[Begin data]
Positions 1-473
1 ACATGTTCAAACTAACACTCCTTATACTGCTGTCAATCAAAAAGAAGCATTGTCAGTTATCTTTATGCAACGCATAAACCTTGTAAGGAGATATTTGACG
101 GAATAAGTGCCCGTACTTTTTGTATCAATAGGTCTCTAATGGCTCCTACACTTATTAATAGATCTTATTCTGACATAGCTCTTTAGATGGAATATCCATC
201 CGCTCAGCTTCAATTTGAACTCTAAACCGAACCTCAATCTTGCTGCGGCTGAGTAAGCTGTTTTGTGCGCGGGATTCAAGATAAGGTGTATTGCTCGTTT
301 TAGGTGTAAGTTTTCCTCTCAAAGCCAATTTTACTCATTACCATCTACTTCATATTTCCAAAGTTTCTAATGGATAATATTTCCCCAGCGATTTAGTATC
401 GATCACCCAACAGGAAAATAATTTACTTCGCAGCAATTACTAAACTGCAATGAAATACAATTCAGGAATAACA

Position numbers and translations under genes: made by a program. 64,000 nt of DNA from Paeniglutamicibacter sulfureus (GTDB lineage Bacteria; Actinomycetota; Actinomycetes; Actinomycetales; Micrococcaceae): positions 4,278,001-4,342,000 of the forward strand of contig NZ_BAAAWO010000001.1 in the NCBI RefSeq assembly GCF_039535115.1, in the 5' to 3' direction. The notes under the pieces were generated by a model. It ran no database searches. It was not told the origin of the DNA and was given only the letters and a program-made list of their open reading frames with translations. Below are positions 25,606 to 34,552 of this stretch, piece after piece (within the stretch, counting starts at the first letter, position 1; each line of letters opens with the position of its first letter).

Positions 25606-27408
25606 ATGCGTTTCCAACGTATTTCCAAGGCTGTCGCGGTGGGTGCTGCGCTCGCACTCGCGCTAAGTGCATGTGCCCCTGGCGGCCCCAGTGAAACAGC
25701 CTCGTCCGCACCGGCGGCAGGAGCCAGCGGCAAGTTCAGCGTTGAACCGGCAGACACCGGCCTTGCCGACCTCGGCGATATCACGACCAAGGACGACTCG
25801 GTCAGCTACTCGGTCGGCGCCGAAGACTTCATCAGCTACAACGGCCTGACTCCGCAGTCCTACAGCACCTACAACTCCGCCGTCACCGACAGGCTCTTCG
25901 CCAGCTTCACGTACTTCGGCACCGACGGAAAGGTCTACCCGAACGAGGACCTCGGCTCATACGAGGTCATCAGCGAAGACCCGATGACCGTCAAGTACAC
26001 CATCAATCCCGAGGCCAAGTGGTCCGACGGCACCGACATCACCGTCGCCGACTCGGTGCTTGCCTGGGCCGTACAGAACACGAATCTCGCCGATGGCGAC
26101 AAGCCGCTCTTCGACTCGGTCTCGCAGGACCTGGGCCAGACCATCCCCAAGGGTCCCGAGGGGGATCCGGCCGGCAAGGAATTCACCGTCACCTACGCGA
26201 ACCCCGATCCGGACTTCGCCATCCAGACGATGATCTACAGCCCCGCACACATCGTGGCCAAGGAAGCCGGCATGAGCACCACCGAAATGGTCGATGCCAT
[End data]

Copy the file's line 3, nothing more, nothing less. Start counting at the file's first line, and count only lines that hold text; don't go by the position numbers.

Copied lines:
101 GAATAAGTGCCCGTACTTTTTGTATCAATAGGTCTCTAATGGCTCCTACACTTATTAATAGATCTTATTCTGACATAGCTCTTTAGATGGAATATCCATC